Schema theory, innovative-integrative approach based on traditional cognitive-behavioral theory and practice, suggests that early maladaptive schemas are developed as a result of unmet emotional needs and negative experiences in childhood, and individuals organize their lives on the basis of these schemas. Early maladaptive schemas could be thought as cognitive structures shaped by early life experiences and inherited from the past, providing a roadmap for future experiences. Considering dysfunctional nature of early maladaptive schemas in adulthood, it is very crucial to determine how these cognitive schemas are developed in childhood. In this review, research on attachment styles and temperament, parenting styles, and childhood maltreatment experiences, which play a role in the formation of early maladaptive schemas, were reviewed and findings of the research were discussed in terms of theory and practice. Taken together, with schema therapy that provides opportunities to change early maladaptive schemas, we can reconsider the past, make the present healthier and protect the future.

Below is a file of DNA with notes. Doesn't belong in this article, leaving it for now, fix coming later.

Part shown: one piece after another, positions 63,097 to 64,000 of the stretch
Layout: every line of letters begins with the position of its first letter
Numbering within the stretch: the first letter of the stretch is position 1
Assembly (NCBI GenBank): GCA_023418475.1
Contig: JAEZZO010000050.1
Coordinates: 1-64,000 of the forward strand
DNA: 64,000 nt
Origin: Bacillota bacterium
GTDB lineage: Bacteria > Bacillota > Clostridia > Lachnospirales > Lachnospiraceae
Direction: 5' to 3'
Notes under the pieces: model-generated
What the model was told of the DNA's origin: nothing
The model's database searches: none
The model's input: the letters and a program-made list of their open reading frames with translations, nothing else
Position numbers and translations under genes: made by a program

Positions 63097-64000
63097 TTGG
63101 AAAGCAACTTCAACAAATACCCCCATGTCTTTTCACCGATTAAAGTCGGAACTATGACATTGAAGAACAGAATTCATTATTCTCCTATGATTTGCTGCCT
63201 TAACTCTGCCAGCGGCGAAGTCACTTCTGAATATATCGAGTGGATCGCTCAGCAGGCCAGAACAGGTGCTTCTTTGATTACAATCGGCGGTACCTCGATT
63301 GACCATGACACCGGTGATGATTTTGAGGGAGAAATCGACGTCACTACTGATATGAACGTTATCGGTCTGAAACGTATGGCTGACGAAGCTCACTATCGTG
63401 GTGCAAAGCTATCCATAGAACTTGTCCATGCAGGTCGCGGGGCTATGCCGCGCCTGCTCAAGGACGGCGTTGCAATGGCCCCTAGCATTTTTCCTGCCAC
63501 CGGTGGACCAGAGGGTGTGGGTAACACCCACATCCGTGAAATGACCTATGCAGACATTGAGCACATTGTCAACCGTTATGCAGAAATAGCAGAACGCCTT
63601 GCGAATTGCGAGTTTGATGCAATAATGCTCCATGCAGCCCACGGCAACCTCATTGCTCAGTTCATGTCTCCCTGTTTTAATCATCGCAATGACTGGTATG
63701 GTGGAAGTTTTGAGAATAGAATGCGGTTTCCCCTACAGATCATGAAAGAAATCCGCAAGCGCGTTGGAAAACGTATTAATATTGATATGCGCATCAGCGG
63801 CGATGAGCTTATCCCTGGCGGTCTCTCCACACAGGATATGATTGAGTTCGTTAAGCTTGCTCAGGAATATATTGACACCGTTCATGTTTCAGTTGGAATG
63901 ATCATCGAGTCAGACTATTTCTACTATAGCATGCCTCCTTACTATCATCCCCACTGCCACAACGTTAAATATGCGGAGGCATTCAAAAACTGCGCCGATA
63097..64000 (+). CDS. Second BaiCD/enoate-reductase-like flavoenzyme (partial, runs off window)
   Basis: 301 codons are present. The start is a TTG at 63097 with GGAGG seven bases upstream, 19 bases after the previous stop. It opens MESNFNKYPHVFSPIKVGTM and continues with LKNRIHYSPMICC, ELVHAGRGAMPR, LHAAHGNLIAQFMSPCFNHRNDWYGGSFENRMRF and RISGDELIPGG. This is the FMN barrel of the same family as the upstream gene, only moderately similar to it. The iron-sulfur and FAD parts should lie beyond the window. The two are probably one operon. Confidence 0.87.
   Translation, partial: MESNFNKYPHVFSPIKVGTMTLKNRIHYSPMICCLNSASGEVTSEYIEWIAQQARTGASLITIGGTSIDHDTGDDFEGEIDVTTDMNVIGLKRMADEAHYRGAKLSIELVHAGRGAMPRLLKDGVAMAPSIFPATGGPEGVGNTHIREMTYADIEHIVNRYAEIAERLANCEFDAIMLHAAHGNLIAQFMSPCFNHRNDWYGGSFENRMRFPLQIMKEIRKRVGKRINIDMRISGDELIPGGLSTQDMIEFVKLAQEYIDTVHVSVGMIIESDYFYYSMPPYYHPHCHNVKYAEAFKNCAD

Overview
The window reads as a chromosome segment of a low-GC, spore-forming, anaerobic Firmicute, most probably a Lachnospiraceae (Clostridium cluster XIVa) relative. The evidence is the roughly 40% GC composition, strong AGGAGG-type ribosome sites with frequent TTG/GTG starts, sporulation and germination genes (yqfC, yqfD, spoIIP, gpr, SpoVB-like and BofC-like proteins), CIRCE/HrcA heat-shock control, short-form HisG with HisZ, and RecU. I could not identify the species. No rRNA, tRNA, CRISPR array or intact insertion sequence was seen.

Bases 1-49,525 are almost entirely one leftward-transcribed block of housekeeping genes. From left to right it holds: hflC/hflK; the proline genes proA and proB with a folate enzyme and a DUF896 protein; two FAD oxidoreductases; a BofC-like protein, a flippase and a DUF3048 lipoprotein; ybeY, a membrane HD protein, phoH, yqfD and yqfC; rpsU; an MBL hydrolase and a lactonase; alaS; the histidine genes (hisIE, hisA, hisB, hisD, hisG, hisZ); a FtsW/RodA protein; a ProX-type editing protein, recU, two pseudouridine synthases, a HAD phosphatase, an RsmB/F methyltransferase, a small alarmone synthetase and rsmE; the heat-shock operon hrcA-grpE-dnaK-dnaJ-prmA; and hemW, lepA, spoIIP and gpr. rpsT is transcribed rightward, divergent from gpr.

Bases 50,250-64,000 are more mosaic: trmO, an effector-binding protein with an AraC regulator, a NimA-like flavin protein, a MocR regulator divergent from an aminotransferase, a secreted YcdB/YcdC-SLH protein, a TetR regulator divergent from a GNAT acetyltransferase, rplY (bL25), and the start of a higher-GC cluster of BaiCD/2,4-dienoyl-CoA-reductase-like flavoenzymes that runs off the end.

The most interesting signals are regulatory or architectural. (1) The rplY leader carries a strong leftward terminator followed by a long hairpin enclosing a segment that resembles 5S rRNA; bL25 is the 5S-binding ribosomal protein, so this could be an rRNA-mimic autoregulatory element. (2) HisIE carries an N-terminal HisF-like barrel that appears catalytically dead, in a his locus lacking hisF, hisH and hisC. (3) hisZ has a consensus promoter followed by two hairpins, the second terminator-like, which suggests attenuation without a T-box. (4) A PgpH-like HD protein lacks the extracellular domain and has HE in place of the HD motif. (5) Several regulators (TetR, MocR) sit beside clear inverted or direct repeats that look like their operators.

Keywords: early maladaptive schemas, attachment, temperament, parenting styles, abuse and neglect, schema therapy